In the fourteen years that I taught middle and high school, I saw the same scenario play out over and over. Well-meaning parents realized college was looming in the not-so-distant future, looked closely at their kids’ learning and study habits, and realized it was time to start fostering some independence. And of course, the logical way to foster independence is to take a step back, right? So those parents stopped doing the things they had been doing for years. They stopped regularly checking grades online, telling the kids they should do it themselves. They stopped asking to see planners and completed homework. They stopped reading with their kids, or asking them what they were learning. They repeatedly reminded their kids that the consequences would be theirs to own at the end of the quarter if they messed up. In my unofficial estimate, at least 95% of the kids faced with this newfound freedom did just that. They messed up. And unfortunately the consequences were disastrous.
Fostering independence is absolutely the right thing to do, but it’s best done in phases, with lots of oversight and frequent check-ins. After all, you want your child to develop independence without raking up a whole quarter of F’s on his personal GPA. And, once kids fall behind academically, catching up can be daunting and even defeating.
So instead of a full-blown experiment in independence, I’d suggest a more gradual approach.
Start off going week-by-week. Nine weeks is a really long time to a high school student…long enough that they can convince themselves the end of the quarter will never come. They remain staunchly convinced that they can fix a bad grade until the last day of the quarter, when I used to brace myself for the flood of frantic and desperate emails. Instead of setting the end of the quarter as your check-in, try doing it every Friday. If things aren’t going well, intervention is usually possible after only a week.
Don’t quit checking up on them. Maybe the first step to independence is getting homework completed without a parent asking (repeatedly) if it’s done. That’s a great first step, but make sure you’re still checking grades on the sly. Schools routinely post grades online, so make it a habit to make sure everything’s OK every other day. If you notice not many grades are showing up, you might want to email the teacher.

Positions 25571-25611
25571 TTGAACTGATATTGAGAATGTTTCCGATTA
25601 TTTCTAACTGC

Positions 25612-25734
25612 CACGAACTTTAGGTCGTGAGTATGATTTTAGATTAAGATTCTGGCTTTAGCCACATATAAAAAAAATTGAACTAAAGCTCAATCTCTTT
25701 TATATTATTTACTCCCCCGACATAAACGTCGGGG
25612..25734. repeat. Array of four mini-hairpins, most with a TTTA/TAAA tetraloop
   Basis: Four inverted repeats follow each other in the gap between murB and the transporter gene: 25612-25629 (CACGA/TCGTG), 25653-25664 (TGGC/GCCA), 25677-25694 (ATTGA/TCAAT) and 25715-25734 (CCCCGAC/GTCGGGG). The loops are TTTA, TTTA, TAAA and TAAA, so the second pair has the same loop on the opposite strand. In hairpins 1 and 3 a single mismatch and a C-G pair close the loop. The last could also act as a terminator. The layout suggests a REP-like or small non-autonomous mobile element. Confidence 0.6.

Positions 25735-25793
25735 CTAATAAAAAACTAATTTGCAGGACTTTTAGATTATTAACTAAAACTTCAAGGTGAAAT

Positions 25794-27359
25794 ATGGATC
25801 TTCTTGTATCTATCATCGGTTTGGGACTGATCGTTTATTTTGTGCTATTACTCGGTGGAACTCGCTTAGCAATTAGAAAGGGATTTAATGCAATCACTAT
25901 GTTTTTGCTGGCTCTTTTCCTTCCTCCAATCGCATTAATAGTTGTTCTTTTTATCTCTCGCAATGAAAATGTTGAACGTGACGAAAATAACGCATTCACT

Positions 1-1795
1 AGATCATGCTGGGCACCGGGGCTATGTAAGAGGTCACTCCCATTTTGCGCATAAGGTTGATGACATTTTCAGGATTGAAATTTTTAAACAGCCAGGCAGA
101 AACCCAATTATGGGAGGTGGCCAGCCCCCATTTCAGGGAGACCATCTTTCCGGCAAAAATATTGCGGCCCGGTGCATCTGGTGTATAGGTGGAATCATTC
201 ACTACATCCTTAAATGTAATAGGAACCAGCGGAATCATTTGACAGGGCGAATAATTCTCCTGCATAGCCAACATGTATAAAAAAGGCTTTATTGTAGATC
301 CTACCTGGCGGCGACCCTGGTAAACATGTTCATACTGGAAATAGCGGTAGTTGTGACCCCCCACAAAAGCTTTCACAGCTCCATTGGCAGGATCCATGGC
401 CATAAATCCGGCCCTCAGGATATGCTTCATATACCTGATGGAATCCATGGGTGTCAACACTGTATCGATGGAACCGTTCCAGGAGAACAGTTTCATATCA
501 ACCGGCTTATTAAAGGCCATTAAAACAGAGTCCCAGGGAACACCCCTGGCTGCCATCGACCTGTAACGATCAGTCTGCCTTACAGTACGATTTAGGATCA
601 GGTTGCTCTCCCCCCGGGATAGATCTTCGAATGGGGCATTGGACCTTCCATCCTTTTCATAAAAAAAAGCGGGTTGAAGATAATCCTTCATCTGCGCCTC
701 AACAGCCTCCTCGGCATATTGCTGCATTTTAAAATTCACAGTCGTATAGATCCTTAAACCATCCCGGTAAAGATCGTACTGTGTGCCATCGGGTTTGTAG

Keep talking about school. Just because you aren’t managing the homework doesn’t mean you can’t have meaningful conversations about education with your kids. Instead of asking them if their homework is done, ask them what they’re reading in English. Find out what their favorite class is, and why they like – or don’t like – a certain teacher. You’ll learn more from these conversations than you would if you led with talk about grades.
Take the time to teach strategies. Using a planner is a skill. So is time management. Don’t assume that your child possesses either of these skills. Before you give them freedom, take the time to teach them what you expect them to do. Eventually, they’ll take what you teach them and make it into a system of their own, but they can’t do that if no one models it for them.
When your kids seek help, praise them for it. Seriously, for some reason teenagers are allergic to asking for help when they need it. But you want them to come to you when they’re struggling, because how else can you help them? When your child asks a tough question or lets you know school isn’t easy right now, praise them for their honesty. Teach them that you’re an ally in their education, not a threat.
It’s amazing to watch a teenager get his or her wings and rise to the occasion, but that typically doesn’t happen without a mom or dad working hard behind the scenes. Don’t feel like you have to step away from your child’s academic life during the teen years. Despite what they might tell you, your presence is their most important asset.
Written by Laura Simon, Connections Blog Contributor